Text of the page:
Some of my readers were expecting photos of the Lake District (Cumbria) by now, but my holiday was deferred a week and I ended up in London instead. The reason was an unplanned business trip for an urgent negotiation in Seoul. Work-wise the trip didn’t go as well as we had hoped; but I was glad to use the opportunity to see the place. I only spent two days there, and they were enough to leave with a very positive impression of Seoul.
I arrived early evening. My first surprise was how developed the city is. The impressively organised airport, the fantastic roads, and the above view from my hotel room. I knew Korea is developed, but my ignorance of how developed it really is evaporated within the first hour. I didn’t have much time, but having read the Lonely Planet guide on the flight over, I couldn’t wait to step out of the hotel for a stroll.
It was too late to see anything else, and I had an early morning meeting the next day. This was a great start to the trip. I saw the local area to the hotel, then took a taxi to the busier parts of down town Seoul. Jet-lag, a very rare issue with my usual travel, started to take it toll.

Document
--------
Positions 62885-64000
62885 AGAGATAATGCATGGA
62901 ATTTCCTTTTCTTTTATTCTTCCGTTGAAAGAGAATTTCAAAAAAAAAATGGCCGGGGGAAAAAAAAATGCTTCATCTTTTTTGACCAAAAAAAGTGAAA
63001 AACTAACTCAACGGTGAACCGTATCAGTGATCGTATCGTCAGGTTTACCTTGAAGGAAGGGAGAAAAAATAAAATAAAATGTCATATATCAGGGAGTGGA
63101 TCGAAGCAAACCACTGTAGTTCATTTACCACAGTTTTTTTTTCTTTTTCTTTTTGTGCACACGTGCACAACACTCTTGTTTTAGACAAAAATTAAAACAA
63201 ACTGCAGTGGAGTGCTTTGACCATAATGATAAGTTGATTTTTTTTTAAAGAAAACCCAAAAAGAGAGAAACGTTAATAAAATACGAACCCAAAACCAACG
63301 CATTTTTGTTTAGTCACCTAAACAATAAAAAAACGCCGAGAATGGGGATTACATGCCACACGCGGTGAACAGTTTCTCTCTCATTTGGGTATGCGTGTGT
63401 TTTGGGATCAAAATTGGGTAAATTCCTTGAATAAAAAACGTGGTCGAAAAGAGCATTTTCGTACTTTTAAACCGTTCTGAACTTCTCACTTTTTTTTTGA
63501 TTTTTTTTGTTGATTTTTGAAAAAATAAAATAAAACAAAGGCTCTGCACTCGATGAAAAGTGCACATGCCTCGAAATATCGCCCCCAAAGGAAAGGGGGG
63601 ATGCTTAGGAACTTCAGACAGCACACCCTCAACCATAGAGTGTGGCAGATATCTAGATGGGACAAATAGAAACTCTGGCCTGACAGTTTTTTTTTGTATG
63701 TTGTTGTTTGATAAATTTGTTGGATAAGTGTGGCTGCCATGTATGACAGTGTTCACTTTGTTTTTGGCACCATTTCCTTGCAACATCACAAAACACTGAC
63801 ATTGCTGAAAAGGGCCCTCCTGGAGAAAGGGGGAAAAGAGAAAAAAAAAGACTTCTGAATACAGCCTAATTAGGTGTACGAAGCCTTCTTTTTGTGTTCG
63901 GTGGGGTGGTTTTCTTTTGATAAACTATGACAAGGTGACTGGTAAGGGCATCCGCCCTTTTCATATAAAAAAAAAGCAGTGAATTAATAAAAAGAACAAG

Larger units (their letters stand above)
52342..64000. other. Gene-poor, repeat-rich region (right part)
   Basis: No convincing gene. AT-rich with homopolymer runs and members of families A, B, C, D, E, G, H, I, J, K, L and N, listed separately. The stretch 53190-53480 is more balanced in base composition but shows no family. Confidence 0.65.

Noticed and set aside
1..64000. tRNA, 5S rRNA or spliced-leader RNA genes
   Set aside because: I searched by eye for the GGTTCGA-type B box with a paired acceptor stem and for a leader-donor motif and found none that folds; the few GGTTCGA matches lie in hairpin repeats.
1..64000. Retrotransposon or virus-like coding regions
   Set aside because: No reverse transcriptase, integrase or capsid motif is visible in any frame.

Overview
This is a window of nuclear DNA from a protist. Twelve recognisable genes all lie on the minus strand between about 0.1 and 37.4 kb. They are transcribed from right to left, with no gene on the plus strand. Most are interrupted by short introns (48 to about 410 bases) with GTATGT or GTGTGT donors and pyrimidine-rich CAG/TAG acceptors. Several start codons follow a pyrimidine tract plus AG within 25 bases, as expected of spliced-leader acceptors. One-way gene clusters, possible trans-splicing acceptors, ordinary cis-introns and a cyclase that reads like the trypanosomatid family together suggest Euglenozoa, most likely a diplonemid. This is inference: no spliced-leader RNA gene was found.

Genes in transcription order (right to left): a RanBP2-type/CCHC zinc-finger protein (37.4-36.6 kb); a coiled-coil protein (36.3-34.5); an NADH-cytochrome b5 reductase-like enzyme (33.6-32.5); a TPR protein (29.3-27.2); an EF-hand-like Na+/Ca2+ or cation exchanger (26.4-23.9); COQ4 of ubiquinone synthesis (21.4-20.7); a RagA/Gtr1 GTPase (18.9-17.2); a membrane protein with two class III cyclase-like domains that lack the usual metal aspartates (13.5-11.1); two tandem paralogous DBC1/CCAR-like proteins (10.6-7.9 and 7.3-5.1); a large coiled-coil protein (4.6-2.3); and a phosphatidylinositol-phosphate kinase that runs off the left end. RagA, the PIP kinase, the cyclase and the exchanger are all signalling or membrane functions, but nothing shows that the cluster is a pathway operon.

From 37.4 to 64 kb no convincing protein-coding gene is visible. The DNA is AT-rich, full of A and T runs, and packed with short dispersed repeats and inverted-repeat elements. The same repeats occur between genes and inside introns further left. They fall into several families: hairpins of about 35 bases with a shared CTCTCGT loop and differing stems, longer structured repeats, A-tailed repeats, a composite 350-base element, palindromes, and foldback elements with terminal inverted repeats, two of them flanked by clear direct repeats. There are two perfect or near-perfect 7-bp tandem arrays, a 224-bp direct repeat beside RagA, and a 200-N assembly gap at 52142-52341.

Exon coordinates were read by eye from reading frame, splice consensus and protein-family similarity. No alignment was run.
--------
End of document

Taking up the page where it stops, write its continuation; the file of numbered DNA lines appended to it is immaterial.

The light was fading, but I managed to get some shots of Bongeunsa Temple. I spent almost an hour looking around the place: quiet and very tranquil.
As the sun light faded, the city lights took over. I was surrounded with the neon lights in every colour imaginable. I’m not a fan of clutter and colour contrast, I prefer the clean lines and a more subtle look. In Seoul, this rich mix has a way of merging into something much more beautiful than it would ever sound.
I had booked a night flight back, so I had a plan to see the city properly on my last day. However, business had other plans for me, and my one meeting became three. I ended up having only one afternoon free, which readers who travel for work will know as nothing new. I used all four hours to walk around the town. I will post images from that walk soon.
The people were happy and very friendly. Smiles surround you as you walk the tidy streets. Pedestrians wait at crossings for traffic to stop. Order is part of every day life and cleanliness here is in a class of its own. I didn’t even see a cigarette-bud on the floor, throughout my stay. Smoking is banned indoors. There is pride in both how the city looks, and how the people present themselves. My favourite litmus-test of a presentable society is to check the shoes they wear! Seoul even beats Paris in this one…